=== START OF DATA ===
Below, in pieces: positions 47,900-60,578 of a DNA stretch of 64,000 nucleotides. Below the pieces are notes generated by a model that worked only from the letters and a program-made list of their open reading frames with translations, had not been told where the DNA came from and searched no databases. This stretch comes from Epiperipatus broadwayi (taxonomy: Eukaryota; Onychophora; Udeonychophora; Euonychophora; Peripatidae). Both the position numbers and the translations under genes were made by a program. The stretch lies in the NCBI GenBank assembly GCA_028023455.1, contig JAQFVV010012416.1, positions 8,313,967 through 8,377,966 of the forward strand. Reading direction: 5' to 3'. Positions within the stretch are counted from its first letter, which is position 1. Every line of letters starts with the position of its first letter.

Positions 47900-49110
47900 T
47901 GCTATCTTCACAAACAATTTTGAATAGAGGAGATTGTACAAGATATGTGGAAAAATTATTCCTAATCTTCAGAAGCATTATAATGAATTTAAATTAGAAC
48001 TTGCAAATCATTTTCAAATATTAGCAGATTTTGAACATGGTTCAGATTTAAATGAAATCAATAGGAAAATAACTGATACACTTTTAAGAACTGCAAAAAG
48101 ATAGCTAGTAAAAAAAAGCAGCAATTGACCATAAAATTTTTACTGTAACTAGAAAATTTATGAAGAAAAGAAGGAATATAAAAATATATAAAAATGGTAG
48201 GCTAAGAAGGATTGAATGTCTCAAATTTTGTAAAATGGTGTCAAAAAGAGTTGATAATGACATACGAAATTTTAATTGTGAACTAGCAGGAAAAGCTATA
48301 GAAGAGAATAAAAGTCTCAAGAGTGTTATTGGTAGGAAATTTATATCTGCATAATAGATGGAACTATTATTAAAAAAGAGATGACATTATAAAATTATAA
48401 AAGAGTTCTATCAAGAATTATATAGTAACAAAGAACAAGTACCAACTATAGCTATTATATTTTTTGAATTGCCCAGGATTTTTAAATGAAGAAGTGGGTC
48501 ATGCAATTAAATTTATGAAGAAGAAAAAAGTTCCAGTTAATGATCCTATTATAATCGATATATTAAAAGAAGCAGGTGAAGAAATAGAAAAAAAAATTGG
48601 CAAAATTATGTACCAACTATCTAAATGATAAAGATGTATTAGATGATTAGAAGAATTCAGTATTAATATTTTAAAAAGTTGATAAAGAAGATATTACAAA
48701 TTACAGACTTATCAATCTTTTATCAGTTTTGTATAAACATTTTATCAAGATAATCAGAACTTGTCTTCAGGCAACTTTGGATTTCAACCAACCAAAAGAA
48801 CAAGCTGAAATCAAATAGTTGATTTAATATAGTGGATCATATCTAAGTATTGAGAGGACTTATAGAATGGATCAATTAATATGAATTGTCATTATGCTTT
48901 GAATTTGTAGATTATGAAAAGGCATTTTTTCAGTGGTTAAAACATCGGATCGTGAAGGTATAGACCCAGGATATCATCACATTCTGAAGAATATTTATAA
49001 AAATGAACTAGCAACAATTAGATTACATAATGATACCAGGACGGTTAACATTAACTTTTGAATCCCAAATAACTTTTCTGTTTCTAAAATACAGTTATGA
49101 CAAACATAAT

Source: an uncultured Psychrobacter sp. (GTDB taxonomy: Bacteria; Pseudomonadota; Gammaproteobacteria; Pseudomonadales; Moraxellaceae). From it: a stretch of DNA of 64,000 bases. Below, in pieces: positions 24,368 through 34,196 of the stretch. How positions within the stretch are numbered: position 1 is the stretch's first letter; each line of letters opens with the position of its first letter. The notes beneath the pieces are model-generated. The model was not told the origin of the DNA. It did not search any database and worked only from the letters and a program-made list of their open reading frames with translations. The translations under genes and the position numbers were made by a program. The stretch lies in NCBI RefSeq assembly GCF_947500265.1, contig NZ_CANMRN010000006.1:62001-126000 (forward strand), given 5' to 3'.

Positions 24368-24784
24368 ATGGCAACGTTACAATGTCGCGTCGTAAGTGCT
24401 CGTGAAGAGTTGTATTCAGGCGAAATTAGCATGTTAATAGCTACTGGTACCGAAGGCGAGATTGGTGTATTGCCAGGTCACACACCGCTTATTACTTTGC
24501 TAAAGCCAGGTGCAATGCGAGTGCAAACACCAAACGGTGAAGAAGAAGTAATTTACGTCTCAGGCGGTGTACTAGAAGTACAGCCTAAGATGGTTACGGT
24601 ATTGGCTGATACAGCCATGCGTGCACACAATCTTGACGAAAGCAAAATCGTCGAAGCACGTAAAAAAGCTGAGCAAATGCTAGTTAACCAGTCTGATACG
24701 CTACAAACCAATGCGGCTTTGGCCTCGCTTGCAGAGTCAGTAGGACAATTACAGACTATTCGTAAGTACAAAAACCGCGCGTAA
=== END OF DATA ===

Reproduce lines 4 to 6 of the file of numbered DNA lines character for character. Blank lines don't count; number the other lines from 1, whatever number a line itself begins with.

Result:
47901 GCTATCTTCACAAACAATTTTGAATAGAGGAGATTGTACAAGATATGTGGAAAAATTATTCCTAATCTTCAGAAGCATTATAATGAATTTAAATTAGAAC
48001 TTGCAAATCATTTTCAAATATTAGCAGATTTTGAACATGGTTCAGATTTAAATGAAATCAATAGGAAAATAACTGATACACTTTTAAGAACTGCAAAAAG
48101 ATAGCTAGTAAAAAAAAGCAGCAATTGACCATAAAATTTTTACTGTAACTAGAAAATTTATGAAGAAAAGAAGGAATATAAAAATATATAAAAATGGTAG